Saturday, August 31, 2013

Appropriations apocalypse hits California Legislature

MC_DELEON_06.JPGForget floor votes and the governor's pen -- the road by which bills become law travels first through Appropriations. And with today being the final day for bills to get out of fiscal committees, we'll know by the close of business which bills march on to the next step and which ones will expire or be left to shrivel on suspense file. Some of the more significant legislation whose fate will be revealed:

-A bill that would hike California's minimum wage
-Several different gun control bills
-A bill to grant drivers licenses to undocumented immigrants
-A bill altering which agency oversees the state's drinking water fund
-This year's loudly trumpeted attempt at a so-called "Domestic Workers Bill of Rights"
-A bill tweaking CalWORKS rules to allow women who get pregnant while on welfare to claim benefits for the child
-A bill nixing the use of lead bullets
-A bill creating a new program allowing medical translators to gain union representation
-A bill expanding the time frame in which the families of fallen cops and firefighters can claim compensation

-A bill restricting nonprofit campaign activity that has unified counties and cities in opposition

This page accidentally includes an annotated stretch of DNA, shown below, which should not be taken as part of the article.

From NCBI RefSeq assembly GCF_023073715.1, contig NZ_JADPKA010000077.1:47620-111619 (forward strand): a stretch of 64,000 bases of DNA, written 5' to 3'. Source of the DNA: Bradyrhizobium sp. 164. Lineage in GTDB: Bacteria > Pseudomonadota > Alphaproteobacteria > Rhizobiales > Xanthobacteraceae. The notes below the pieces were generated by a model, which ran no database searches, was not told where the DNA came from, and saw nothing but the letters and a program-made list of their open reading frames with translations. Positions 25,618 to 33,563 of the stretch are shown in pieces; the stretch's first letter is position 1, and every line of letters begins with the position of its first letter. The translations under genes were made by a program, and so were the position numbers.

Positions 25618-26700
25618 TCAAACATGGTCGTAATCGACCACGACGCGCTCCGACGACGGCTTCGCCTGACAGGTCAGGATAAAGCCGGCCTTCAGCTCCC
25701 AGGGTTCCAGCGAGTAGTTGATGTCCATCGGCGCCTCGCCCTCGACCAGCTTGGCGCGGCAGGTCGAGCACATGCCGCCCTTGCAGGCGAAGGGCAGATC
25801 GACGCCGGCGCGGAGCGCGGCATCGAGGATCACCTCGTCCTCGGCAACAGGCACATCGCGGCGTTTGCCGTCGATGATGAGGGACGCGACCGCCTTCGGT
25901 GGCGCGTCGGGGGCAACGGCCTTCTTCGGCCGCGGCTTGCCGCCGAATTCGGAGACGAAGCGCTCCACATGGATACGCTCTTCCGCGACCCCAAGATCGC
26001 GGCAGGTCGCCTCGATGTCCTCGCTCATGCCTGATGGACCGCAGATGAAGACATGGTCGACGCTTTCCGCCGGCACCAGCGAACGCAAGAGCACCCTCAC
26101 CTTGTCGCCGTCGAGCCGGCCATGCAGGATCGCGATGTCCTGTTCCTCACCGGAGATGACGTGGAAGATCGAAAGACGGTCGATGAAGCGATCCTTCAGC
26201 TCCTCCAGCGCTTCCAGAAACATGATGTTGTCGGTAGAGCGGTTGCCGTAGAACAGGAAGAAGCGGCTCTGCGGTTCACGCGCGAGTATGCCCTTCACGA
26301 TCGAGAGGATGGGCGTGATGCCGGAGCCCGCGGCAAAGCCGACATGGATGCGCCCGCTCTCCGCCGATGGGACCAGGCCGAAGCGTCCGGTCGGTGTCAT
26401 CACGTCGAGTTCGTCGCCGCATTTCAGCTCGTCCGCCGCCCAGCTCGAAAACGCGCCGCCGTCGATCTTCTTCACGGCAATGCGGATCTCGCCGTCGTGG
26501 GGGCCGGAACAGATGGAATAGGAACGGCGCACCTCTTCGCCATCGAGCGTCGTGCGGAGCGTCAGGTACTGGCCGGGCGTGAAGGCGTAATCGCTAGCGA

-A bill expanding what nurse practitioners can do and a scope-of-practice bill affecting pharmacists.
-A bill punishing cities whose charters exempt them from prevailing wage requirements
-Even more in this year's raft of gun control bills
-A bill to regulate hydraulic fracturing, or "fracking"
-An earthquake warning system bill
-Senate President Pro Tem Darrell Steinberg's CEQA bill
-A bill restricting the use of solitary confinement for juveniles
-A bill cracking down on parolees who remove their tracking devices

VIDEO: The Legislature reaches an important milestone today, Dan Walters says.
COVERED CALIFORNIA: A day after California's coming-soon health insurance marketplace revealed its advertising campaign, Covered California executive director Peter V. Lee will hold a town hall on what to expect. At Sacramento City college, starting at 2 p.m.

BIRTHING DAY: Well, this adds some meaning to the term "Labor Day." On Monday, people affiliated with the organization will be rallying at the State Capitol building to advocate for fewer Cesarean section births. Starting at 10 a.m. on the west steps.

Via: The Sacramento Bee

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